The Crisis of Crowding: Quant Copycats, Ugly Models, and the New Crash Normal
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Financial markets are not immune to the human tendency to group together. Investors follow popular trends or latch onto profitable new strategies with herd-like single-mindedness. In The Crisis of Crowding: Quant Copycats, Ugly Models, and the New Crash Normal (Wiley; August 2012; $40.00; 978-1-118-25002-0; Hardcover; Ebook), finance veteran and professor Ludwig Chincarini explores how this dramatic overcrowding has yielded terrifying results and contributed to recent financial crises.
“Modern risk-measurement models generally ignore the presence of copycats and the resulting crowded spaces. As a result, a shock to the system can lead to sudden, sometimes large asset price moves, which can cause panic and failure among the institutions involved in that investment space,” explains Chincarini. “In the past 20 years, globalization, technology, and increased leverage have made the effects of overcrowding more apparent and dramatic. In fact, market crashes are happening more regularly than in the past.”
The Story of Crowding: The Stock Market Crash of 1987
The first crisis caused by modern-day crowding was likely the stock market crash of 1987. The financial industry has popularized dynamic portfolio insurance, which involved protecting investors from losing money on their portfolios. This practice can work quite well if only a small portion of the market pursues these strategies. In 1987, there were too many copycats, too much crowding, and too many models that didn’t adequately account for this crowding.
Failure of Long-Term Capital Management in 1998
The next big crisis came 11 years later. In 1994, Long-Term Capital (LTCM) launched their "Dream Team" hedge fund. . They were the new financial juggernauts, and everyone wanted a piece of their amazing performance. Soon other institutions, including the proprietary trading desks of Goldman Sachs, Morgan Stanley, Lehman Brothers, and multiple new hedge funds, began to reverse engineer LTCM’s strategies, all of which involved leverage. The lucrative relative-value bond arbitrage investment area became saturated with quantitative copycats. Heavily leveraged positions meant that small moves could destroy an entire firm in a short period of time.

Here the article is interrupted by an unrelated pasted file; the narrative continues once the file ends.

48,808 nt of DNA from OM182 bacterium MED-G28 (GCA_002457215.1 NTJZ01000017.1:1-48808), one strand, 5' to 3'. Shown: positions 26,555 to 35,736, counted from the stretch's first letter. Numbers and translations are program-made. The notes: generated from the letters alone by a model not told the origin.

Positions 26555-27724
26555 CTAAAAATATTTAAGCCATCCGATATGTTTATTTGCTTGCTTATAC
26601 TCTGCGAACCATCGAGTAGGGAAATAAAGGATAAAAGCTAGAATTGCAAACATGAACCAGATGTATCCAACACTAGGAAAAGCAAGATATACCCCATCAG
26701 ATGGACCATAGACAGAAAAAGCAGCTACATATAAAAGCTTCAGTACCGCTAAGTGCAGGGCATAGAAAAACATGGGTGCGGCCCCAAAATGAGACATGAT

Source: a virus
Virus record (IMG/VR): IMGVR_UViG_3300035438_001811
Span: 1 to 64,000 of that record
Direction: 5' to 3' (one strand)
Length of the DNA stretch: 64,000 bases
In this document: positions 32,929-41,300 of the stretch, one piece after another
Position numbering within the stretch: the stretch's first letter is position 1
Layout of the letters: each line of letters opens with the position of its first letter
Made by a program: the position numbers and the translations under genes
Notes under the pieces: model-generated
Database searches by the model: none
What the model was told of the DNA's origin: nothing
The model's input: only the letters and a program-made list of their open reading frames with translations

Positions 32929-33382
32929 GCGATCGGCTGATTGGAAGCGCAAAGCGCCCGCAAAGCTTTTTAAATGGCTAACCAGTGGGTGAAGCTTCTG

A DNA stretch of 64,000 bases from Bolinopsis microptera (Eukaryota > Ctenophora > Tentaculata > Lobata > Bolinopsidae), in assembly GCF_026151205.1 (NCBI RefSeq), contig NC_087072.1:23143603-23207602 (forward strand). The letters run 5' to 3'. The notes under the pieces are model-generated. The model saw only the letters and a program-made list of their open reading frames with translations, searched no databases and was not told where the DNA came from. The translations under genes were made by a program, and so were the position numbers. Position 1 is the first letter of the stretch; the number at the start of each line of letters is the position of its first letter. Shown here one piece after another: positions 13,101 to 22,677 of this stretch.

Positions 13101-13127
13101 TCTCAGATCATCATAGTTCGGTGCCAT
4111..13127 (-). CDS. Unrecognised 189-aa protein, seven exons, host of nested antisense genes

In July 1998, one of the large institutions, Salomon Brothers, began closing its copycat positions. In August 1998, the Russian government defaulted on its bonds. The shock occurred as the relative value funds were scrambling to survive. LTCM was on the brink of bankruptcy; many feared that this would shatter the financial system. The Federal Reserve stepped in and coordinated a private solution to prevent chaos.
The Internet Bubble of 2000
In 2000, Internet stocks traded at ridiculous multiples. By April 2000, the bubble began to crash. The NASDAQ dropped by 70%. Yet despite investors’ dramatic losses, the after-effects were comparatively mild, mostly because of the limited amount of leverage in Internet stocks. This put some brakes on the stampede to crash.
The Financial Crisis of 2008